Tuesday, November 12, 2013

My FOWLER Line: An Angel In The Act Of Genealogical Kindness

Grandma Luella 1910-1991
I have learned that helping fellow genealogists is a great part of Genealogy research. Where would we be without the helping hand of others. This story is just one of many....

My relationship with my paternal grandmother Luella Evandle FOWLER was different than most. Because I never once met her. Something that I never fully understood. Growing up, my sisters and I only knew her through  phone calls and letters. Mom would call her and put us on the phone. She would always talk to us about our father, her son. She would tell us that he loved us girls in spite of his absence in our lives and that we should always be sweet to our mother. Looking back, I am thankful for the many conversations that I did have with her. However, it was one conversation that gave me the pieces to this family puzzle and started me on my journey. At sixteen, my habit of writing everything down was just beginning. I still have the notebook that I took notes in during our conversation all those years ago. I guess that being a "Pack Rat" has it's benefits.. Little did I know that this would be the last time that we spoke.

I remember our conversation like it was yesterday. She started by telling me when she was born, November 5, 1910 to James Fowler and Barbara Christine CONNWAY.  She married Ollie Taylor, her first husband about 1926. She married her second husband Paul C. Pryor, in the 1930's. Her family was from Missouri. Most lived in Frankilin county. The towns of Washington, South Point, Pacific. Also, Boonville and Webster Groves. Her siblings were; Golden, Lawrence, Hazel, Charles, Sadie, Archie, Barney and Frankie. She told me that her maternal grandmother was a slave. Her name was Mariah CONNWAY and even though she looked like a white woman she was still sold into slavery. Mariah's mother was an enslaved woman named Myra HALL. Myra was born about 1807, some records say Kentucky and some Virginia. She is thought to have been owned by a German slaveholder in Missouri. Like her daughter, Mariah, she also was very fair and looked white. Grandma Luella continued to give me more information, telling me about the day my father was born..in a little shack of a log cabin along side of the Missouri river in Washington..all I could say was Wow!

I was amazed as I later found that my grandmother's family stayed in the same location generation after generation. The only ancestors in my entire family on all sides that stayed in the same area after years after slavery ended. They never left. I have located most of them in Franklin county records from 1870-1940.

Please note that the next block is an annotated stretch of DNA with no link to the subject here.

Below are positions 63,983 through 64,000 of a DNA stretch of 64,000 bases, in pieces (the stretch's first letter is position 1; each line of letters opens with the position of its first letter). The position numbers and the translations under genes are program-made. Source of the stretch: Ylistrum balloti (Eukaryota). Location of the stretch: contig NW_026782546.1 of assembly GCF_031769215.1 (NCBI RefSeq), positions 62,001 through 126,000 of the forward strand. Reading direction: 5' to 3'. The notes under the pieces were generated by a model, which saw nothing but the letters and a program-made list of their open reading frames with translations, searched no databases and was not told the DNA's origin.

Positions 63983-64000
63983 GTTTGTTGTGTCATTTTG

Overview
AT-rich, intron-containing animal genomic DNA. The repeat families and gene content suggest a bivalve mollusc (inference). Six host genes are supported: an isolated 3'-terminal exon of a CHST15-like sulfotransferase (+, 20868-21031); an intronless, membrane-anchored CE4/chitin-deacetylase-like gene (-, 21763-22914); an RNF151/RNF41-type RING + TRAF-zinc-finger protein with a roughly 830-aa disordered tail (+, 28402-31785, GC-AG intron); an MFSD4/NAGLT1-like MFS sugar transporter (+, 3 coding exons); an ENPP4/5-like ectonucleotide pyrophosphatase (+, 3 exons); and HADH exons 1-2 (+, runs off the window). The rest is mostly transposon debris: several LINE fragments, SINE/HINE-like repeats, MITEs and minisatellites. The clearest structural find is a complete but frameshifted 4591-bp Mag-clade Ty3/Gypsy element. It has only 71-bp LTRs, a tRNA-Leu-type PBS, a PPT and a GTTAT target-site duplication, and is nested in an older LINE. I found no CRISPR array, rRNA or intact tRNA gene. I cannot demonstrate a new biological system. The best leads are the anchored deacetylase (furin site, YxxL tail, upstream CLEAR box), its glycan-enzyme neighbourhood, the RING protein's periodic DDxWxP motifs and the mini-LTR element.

Melanie: An Angel in Genealogical Kindness      
I few years ago I posted a message to the message boards. I had found many death records on the Missouri Digital Heritage  website, an absolutely wonderful site for Missouri research. I was curious to find out more about the location of the cemetery's and my relatives. Called Washington and Old City Cemetery. I received an email from a woman asking me if I was sure about the name of this cemetery. After my reply, She offered to search for cemetery records. I was surprised and very grateful for her kind offer.

The next day she emailed me back with not one, not two, but a whole list of names. I recognized the names. Many were my grandmother's family. I was floored when she told that she would search the cemetery over the weekend and try to find their grave sites. WHAT! did I read this right? I thought to myself..okay, surely she charges a fee for her research services. When I asked her, She replied "No" and said that she would be in that area and that it wasn't far from her. The next email a day or two later provided me with more than I expected. Not only did she walk the cemetery, finding that there was not one single relative that had a headstone, she went to the county office and found obituaries, Birth, death and marriage announcements. I thought to myself, this woman must be a relative of mine. Who would do that? spend their whole weekend searching for a family that's not theirs. Her final emails contained maps of South Point, Missouri with links to other websites.

I never did find out who Melanie was. If she was a  relative, or just a kind woman who wanted to help me. I truly appreciate her time and her sacrifice to find these gems of information. This was an act of Genealogical Kindness that I will be sure to pay forward.



My great-Grandfather, James Fowler

My 2x Great-Grandfather James Fowler Sr.



Denise


© 2013 Denise Muhammad

5 comments:

  1. Thank you so much for sharing this! Beautifully written and inspiring.

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  2. Melanie was truly a genealogical angel! You're SOooo lucky for her to have stumbled upon your post! Years ago, I was fortunate enough to have been the recipient of such a kindness. I sing him praises to this day! Thanks for sharing!

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  3. That was a wonderful act of kindness.

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  4. Denise, I also have some Fowler's in my line and they are also from Missouri. I have not traced that line yet but my Great Great Grandmother was a Fowler in Morgan County, Missouri. Also, my aunt married into my Jackson side(paternal) who is also a Fowler from Missouri. I will try and find out more.

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    1. Hi Iva, There are a lot of Fowler's in Missouri. My grandmother Luella Fowler, came from a big family. So did her father. I was reading that Morgan county was originally a part of Cooper county. My Great Great Grandfather was a slave in Boonville ,Mo which is also Cooper county. We just may be related. It would be great to find a find a connection!

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